Sun-sensitizing medications, sun exposure associated with common type of cataract

June 14, 2010, JAMA and Archives Journals

The use of medications that increase sensitivity to the sun, combined with exposure to sunlight, appears to be associated with the risk of age-related cataract, according to a report posted online today that will appear in the August print issue of Archives of Ophthalmology.

Besides age, several risk factors have been identified for common types of cataract, including smoking, diabetes and , according to background information in the article. Sunlight and exposure to ultraviolet-B (UV-B) rays have been shown to be associated with cortical cataract, clouding or opacity occurring first on the outer edges of the lenses. Some medications taken by mouth or by injection have been shown to increase sensitivity to the sun, causing signs and symptoms such as itching or rash on areas of the skin exposed to sunlight.

To determine if these medications also affect the association of to cortical cataract, Barbara E. K. Klein, M.D., M.P.H., and colleagues at the University of Wisconsin, Madison, studied 4,926 individuals living in Beaver Dam, Wisconsin and first examined between 1988 and 1990. Participants were interviewed about their residential history, which was used to construct a measure of their average annual exposure to ambient UV-B rays. Interviewers also asked participants to bring their medications, and any sun-sensitizing drug—including diuretics, , and the pain reliever naproxen sodium.

An increasing percentage of study participants reported having taken these types of medications over a 15-year follow-up period (24.1 percent at the beginning of the study, compared with 44.8 percent at the 15-year follow-up). The overall incidence of cataract was not associated with their use or with exposure to sunlight. However, after adjusting for age and sex, an interaction between sun-sensitizing medication use and UV-B exposure was associated with the development of cortical cataract.

"The medications (active ingredients) represent a broad range of chemical compounds, and the specific mechanism for the interaction is unclear," the authors write. The lens of the eye develops from the same layer of tissue as the skin, and medication that increases the skin's response to the sun may modify the effect of sunlight exposure on the eye as well.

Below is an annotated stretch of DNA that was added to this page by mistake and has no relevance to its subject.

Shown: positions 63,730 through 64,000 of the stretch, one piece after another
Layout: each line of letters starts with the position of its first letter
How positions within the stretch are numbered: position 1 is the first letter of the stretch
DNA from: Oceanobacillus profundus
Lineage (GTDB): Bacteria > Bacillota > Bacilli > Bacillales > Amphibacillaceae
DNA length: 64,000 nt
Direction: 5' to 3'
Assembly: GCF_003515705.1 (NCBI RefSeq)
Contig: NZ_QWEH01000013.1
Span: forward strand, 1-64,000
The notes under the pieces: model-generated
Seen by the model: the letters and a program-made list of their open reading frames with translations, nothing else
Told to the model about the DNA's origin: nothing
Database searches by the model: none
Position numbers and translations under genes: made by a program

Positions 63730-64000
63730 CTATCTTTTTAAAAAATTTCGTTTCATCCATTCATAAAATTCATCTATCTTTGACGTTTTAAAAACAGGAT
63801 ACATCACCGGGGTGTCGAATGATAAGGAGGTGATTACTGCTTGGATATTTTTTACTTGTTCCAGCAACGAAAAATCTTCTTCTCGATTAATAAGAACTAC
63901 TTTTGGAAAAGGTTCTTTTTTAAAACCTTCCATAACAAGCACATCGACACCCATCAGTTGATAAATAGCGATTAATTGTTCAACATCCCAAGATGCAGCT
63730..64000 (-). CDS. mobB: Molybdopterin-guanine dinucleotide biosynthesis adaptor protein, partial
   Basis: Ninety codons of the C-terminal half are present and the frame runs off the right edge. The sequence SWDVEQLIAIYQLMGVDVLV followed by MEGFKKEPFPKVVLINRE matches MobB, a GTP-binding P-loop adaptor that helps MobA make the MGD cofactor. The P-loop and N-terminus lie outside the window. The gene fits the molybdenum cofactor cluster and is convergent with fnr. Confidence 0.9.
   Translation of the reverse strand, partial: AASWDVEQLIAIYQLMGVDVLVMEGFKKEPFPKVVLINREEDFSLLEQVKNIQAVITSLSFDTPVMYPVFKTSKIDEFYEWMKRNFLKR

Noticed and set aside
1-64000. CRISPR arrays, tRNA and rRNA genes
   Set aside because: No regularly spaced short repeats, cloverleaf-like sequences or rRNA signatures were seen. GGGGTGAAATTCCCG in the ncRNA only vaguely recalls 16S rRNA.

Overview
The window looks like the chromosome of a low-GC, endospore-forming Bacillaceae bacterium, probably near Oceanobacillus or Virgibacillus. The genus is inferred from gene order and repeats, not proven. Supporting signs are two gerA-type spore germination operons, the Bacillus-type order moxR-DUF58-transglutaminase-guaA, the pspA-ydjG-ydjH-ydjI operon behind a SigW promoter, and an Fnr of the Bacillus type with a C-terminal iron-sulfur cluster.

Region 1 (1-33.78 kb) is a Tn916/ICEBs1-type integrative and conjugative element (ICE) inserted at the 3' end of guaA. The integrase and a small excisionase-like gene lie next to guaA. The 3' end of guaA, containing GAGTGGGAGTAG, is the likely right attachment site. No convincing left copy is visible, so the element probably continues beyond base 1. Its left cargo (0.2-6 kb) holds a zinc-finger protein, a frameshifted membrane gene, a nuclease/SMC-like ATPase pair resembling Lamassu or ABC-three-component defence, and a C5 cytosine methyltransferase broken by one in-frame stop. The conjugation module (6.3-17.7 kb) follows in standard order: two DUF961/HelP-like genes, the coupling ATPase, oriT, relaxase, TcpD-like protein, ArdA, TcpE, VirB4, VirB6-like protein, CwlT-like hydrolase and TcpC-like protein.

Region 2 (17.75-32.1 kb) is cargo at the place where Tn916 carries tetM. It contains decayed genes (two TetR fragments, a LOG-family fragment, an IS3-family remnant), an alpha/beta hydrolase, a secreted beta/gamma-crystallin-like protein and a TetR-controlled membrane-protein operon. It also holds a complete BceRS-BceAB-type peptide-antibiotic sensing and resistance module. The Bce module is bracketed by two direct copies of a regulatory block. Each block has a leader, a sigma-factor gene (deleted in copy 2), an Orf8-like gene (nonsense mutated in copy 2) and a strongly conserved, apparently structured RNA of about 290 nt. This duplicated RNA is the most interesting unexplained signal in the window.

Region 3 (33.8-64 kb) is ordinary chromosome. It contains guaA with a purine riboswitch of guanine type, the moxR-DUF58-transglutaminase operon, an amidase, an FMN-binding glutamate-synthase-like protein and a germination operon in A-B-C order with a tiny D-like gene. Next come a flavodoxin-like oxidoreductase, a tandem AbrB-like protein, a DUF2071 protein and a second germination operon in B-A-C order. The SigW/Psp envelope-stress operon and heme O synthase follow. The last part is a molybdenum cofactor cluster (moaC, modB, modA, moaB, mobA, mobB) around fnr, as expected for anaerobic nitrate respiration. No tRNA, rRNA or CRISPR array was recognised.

"Our results need to be evaluated in other populations, especially in view of the increasing frequency of sun-sensitizing medications," the authors conclude. "If our findings are confirmed, it would be important to examine whether the effect is greater in those with higher levels of ambient sunlight (UV-B) exposure and if dose or duration of medication use is also important. Because cortical cataract is a common lens opacity in adults, present in about 16 percent of the Beaver Dam Eye Study population at the baseline examination, our study findings may be relevant to public health."

More information: Arch Ophthalmol. 2010;128[8]: doi:10.1001/archophthalmol.2010.138

Related Stories

Recommended for you

Smartphones are bad for some teens, not all

February 21, 2018
Is the next generation better or worse off because of smartphones? The answer is complex and research shows it largely depends on their lives offline.

Lead and other toxic metals found in e-cigarette 'vapors': study

February 21, 2018
Significant amounts of toxic metals, including lead, leak from some e-cigarette heating coils and are present in the aerosols inhaled by users, according to a study from scientists at Johns Hopkins Bloomberg School of Public ...

Tackling health problems in the young is crucial for their children's future

February 21, 2018
A child's growth and development is affected by the health and lifestyles of their parents before pregnancy - even going back to adolescence - according to a new study by researchers at the Murdoch Children's Research Institute, ...

Why teens need up to 10 hours' sleep

February 21, 2018
Technology, other distractions and staying up late make is difficult, but researchers say teenagers need to make time for 8-10 hours of sleep a night to optimise their performance and maintain good health and wellbeing.

Electronic health records don't reduce administrative costs

February 21, 2018
The federal government thought that adopting certified electronic health record systems (EHR) would reduce administrative costs for physicians in a variety of specialties. However, a major new study conducted by researchers ...

Low-fat or low-carb? It's a draw, study finds

February 20, 2018
New evidence from a study at the Stanford University School of Medicine might dismay those who have chosen sides in the low-fat versus low-carb diet debate.

0 comments

Please sign in to add a comment. Registration is free, and takes less than a minute. Read more

Click here to reset your password.
Sign in to get notified via email when new comments are made.